President of Taiwan Ma Ying-jeou in Taipei, May 19, 2010. (REUTERS/Nicky Loh)
The American Enterprise Institute (AEI) has emerged as one of the Beltway’s most consistent advocates for the sale of advanced fighter jets to Taiwan. Previously undisclosed tax filings reveal that while issuing research reports and publishing articles on US-Taiwan relations, AEI received a $550,000 contribution from the government of Taiwan, a source of funding the think tank has never publicly acknowledged.
In 2009, AEI, a nonprofit 501(c)(3) organization, received the contribution from the Taipei Economic and Cultural Representative Office (TECRO), Taiwan’s equivalent to an embassy.
The think tank couches its hard-nosed advocacy of arms sales and trade agreements with Taiwan as a strategic necessity for the United States. “Withholding needed arms from Taiwan in the present makes a future conflict—and US intervention therein—more likely,” wrote AEI senior research associate Michael Mazza in an October 2011 article in The Diplomat.
But AEI’s undisclosed source of foreign funding raises ethical and legal questions about AEI’s Taiwan-policy work.
“Any organization that’s trying to influence public policy should disclose its donors so the public can know who the money behind these institutions is,” said Bill Allison, a senior fellow at the Sunlight Foundation, a Washington-based organization that advocates for increased transparency and accountability in government. “It’s critical for the public to know this.”
AEI’s “schedule of contributors,” a form typically not intended for public disclosure but acquired through a filing error, names TECRO as the organization’s fourth-largest contributor during the 2009 tax year, following Donors Capital Fund ($2,000,000), Paul Singer ($1,100,000) and the Kern Family Foundation ($1,071,912). The US Chamber of Commerce contributed $473,000, making it AEI’s seventh-largest donor.
When asked about the contribution, TECRO spokesperson Lishan Chang acknowledged the transaction and explained that TECRO was helping to facilitate a Taiwanese university’s donation to AEI.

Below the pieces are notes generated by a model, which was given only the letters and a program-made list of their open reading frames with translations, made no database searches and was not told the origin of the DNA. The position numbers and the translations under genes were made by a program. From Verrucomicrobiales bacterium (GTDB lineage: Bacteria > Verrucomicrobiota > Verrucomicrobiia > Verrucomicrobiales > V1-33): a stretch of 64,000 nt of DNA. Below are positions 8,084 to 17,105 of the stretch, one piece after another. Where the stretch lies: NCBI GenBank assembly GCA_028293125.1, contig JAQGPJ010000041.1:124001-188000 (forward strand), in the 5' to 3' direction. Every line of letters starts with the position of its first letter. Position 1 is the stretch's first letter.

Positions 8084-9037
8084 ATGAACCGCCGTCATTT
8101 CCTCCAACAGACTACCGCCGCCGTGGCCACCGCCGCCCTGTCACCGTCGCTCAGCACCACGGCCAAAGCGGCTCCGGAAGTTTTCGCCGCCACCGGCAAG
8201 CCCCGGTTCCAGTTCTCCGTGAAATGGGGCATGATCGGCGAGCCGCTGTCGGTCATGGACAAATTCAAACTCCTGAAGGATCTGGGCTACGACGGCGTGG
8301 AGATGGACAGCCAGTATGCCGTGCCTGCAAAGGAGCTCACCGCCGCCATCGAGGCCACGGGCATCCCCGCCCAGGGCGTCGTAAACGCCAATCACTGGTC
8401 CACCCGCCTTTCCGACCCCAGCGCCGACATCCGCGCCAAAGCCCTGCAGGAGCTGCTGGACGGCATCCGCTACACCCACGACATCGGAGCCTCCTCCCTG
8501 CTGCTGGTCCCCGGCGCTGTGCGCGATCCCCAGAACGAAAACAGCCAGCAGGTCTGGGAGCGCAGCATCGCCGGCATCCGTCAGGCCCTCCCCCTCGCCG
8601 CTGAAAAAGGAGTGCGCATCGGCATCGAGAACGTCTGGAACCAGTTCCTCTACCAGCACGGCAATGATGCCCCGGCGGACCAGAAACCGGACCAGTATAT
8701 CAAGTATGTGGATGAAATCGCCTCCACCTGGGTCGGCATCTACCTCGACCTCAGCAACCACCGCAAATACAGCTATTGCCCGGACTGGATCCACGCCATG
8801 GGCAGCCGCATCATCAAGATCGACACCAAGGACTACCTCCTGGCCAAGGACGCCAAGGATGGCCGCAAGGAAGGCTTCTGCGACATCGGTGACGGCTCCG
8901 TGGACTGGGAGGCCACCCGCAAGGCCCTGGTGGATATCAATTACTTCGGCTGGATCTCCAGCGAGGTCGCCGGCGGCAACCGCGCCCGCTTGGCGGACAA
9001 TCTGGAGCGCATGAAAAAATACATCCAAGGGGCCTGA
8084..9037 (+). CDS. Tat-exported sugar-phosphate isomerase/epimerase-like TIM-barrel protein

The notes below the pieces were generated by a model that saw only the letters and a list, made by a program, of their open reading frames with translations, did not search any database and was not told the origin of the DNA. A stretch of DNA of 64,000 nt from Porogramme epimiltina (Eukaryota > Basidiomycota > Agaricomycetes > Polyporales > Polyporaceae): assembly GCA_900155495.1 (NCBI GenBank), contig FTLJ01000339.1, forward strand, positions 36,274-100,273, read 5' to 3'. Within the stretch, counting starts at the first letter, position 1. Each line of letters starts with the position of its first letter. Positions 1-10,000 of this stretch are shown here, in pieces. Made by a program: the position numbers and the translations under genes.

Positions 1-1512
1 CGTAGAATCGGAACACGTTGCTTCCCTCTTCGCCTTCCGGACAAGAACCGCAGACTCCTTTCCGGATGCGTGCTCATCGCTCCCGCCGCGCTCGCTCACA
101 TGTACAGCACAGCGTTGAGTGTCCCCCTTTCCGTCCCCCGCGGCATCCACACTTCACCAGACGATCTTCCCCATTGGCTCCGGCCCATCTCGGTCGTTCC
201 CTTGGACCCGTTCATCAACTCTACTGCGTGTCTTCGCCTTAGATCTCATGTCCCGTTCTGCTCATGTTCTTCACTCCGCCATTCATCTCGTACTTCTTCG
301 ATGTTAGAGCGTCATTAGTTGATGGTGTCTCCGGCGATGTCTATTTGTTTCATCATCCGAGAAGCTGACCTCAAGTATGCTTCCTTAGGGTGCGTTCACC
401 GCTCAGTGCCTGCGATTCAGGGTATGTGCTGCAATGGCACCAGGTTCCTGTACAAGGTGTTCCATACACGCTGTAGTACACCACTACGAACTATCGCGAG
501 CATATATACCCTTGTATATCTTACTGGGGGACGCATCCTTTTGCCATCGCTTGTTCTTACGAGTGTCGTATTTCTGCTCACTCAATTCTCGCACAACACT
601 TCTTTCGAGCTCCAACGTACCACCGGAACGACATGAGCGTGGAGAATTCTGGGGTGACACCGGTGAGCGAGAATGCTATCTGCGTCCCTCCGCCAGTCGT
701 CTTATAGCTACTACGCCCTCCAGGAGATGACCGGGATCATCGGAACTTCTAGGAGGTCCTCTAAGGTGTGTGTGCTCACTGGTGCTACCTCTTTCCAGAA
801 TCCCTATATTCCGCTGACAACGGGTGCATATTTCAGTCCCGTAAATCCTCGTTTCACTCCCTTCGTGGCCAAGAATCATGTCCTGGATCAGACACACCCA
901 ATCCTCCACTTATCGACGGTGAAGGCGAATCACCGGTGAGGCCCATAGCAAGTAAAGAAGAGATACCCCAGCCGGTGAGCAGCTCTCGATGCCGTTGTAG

“The contribution was given by the Institute of International Relations of the National Chengchi University to AEI’s Asian Studies Program,” said Chang. “It was therefore an act of scholarly cooperation between the two research organizations with the goal of promoting academic exchanges and research on issues concerning Asia.”
The Institute of International Relations at National Chengchi University, a top public university in Taiwan, did not respond to a request for comment.
What “scholarly cooperation” was undertaken by AEI remains unexplained by either AEI or the university, but Taiwan’s president, Ma Ying-jeou, made no secret of his government’s warm relationship with AEI during a February 2009 meeting with AEI president Arthur Brooks and former AEI president Christopher DeMuth.
“[Ma] noted that the AEI has deep ties with the ROC [Republic of China] and has long supported the various policy stances of the ROC government,” said a TECRO press release.
“AEI President Brooks expressed his appreciation to President Ma for taking time out of his busy schedule to meet with him and his predecessor,” the release noted. “He added that the AEI is delighted to maintain relations with Taiwan given the values of democracy, peace and freedom that are shared by the two. He said he looks forward to continuing the friendship in the future and engaging in further cooperation.”